Gold Review

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Hollywood heartthrob Matthew McConaughey is almost unrecognisable in Gold – Stephen Gaghan’s first cinematic outing in over a decade – for he’s put on a fair bit of weight, lost most of his hair, and has constant beads of sweat dotted around his greasy forehead. Much like the actor did for Dallas Buyers Club, he again altered his own weight (and health) for the role at hand. Though having now seen the finished product, we’re not really sure it was worth all that effort.

McConaughey plays Kenny Wells, an idealistic prospector, convinced he will one day strike it lucky, and make enough money for himself and partner Kay (Bryce Dallas Howard) to live comfortably for the rest of their lives. His juvenile fantasies seem somewhat far-fetched, but his unwavering persistence, and gift of the gab, ensure he’s always worth an outside bet. It’s one that geologist Michael Acosta (Edgar Ramirez) takes, as the pair set off into the uncharted jungles of Indonesia, searching for gold. They dream about nothing more than being triumphant in their endeavour, though any such breakthrough would not necessarily equate to happiness.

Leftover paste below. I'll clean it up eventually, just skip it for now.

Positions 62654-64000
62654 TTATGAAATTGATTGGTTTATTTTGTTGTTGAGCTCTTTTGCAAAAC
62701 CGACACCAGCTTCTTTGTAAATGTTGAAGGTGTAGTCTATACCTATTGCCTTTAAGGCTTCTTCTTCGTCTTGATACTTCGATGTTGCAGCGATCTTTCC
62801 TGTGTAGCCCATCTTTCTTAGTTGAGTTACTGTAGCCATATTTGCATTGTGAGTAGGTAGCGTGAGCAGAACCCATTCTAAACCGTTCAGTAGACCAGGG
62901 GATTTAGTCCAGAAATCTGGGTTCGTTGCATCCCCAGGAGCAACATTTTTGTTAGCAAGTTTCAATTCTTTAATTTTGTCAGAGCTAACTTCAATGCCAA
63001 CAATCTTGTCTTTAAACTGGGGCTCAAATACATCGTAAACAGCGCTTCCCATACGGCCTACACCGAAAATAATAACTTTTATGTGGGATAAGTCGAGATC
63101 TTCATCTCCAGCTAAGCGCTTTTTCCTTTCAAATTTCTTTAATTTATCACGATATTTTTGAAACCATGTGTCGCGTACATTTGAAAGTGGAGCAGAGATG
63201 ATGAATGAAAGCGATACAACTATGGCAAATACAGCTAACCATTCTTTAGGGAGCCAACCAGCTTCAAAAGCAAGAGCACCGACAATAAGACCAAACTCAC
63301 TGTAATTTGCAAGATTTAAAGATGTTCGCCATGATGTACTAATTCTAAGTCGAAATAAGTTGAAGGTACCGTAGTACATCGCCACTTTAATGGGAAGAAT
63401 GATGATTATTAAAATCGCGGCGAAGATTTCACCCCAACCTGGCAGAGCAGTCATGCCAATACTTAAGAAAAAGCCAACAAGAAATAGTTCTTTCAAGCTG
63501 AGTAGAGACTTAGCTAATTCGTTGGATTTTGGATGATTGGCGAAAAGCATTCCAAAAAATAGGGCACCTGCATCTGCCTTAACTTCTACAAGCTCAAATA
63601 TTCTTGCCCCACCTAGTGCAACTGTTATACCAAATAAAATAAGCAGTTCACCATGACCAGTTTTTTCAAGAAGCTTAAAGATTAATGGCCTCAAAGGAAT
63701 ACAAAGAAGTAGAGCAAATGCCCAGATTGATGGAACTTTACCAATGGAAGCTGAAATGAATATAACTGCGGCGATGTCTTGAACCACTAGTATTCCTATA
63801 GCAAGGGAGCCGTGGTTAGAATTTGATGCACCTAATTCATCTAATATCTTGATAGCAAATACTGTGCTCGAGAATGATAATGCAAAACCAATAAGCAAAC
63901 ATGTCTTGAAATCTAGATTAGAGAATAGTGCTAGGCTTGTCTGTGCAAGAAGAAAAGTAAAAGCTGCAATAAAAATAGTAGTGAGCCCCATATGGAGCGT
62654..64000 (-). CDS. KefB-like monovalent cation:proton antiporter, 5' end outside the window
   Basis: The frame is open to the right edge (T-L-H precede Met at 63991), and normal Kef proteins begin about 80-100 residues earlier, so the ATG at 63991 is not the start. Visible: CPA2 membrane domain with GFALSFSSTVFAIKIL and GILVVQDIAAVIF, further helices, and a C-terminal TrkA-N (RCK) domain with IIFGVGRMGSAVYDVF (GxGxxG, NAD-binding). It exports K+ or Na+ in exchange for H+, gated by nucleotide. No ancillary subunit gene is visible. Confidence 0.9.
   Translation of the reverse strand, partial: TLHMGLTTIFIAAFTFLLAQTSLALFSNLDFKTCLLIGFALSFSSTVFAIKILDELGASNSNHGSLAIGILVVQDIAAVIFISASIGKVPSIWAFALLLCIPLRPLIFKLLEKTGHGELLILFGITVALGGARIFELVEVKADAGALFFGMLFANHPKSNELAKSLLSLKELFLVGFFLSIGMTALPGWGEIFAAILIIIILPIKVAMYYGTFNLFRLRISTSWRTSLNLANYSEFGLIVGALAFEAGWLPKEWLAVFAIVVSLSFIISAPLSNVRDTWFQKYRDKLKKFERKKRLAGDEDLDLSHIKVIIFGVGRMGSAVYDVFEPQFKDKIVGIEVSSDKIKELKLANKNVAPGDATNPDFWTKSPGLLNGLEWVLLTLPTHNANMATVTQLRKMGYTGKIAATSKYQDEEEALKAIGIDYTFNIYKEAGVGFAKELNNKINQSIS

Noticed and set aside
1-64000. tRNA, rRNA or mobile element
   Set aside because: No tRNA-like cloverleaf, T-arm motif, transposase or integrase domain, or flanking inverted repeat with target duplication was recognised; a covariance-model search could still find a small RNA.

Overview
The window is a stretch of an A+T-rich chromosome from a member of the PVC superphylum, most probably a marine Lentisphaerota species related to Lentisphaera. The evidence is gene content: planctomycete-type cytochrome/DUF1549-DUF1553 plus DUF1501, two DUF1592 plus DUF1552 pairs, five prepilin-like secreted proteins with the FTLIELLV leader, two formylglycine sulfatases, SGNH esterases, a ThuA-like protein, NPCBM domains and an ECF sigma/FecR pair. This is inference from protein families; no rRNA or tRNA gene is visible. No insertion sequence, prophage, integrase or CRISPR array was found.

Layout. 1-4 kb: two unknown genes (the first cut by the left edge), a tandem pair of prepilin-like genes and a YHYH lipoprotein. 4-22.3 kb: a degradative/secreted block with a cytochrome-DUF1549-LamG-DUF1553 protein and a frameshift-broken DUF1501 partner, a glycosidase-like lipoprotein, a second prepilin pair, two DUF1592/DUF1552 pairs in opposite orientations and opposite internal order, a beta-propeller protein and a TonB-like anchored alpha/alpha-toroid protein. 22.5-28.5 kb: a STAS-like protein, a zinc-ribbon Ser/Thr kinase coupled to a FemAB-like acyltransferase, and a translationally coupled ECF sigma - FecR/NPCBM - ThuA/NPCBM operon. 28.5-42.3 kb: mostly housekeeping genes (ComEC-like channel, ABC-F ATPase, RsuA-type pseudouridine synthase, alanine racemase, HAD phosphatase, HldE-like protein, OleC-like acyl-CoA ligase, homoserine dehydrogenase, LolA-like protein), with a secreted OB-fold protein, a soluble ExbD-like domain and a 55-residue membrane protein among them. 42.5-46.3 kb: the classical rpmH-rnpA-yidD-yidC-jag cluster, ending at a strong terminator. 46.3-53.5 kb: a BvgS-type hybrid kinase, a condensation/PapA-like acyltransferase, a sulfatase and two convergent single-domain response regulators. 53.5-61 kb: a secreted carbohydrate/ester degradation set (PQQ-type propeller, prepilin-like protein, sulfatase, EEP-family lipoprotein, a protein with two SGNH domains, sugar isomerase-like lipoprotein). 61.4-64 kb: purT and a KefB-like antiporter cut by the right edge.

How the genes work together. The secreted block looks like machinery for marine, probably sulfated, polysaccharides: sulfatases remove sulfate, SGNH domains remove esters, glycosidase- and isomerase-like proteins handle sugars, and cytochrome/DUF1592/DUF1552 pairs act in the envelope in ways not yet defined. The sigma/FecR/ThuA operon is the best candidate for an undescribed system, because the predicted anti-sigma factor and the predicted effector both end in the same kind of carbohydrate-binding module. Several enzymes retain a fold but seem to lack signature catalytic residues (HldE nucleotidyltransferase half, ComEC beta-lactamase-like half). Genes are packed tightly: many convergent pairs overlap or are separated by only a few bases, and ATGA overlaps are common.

Though undoubtedly a flawed endeavour, McConaughey turns in a staggeringly impressive performance to ensure this narrative is easy to follow and adhere to. He just has this presence and charisma unmatched by the majority of actors in this industry, and these are qualities the role requires, as we have to believe in how he can manoeuvre and manipulate, how and why he so often gets his way. It’s also essential we invest in the role, which is easily done where McConaughey is concerned, as despite being flawed, you can’t help but root for him, and whether or not this film works hinges on that very fact. The actor has cited this character as his favourite in this career, though while that’s not necessarily something we’d agree with, it’s still a gloriously complex and absorbing role.

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Through Wells we see our story develop in a surprising fashion, as we go from the making-ends-meet, working class lifestyle of the protagonist, slumming it in Indonesia, all the way to Wall Street, where the extravagance and grandiosity makes for a striking juxtaposition. But the narrative does dip dramatically in the middle stages, and while the final act makes for truly compelling viewing, it takes far too long to get there. Suppose it’s good to end on a high note, just a shame you feel as though you’ve really had to work for it.

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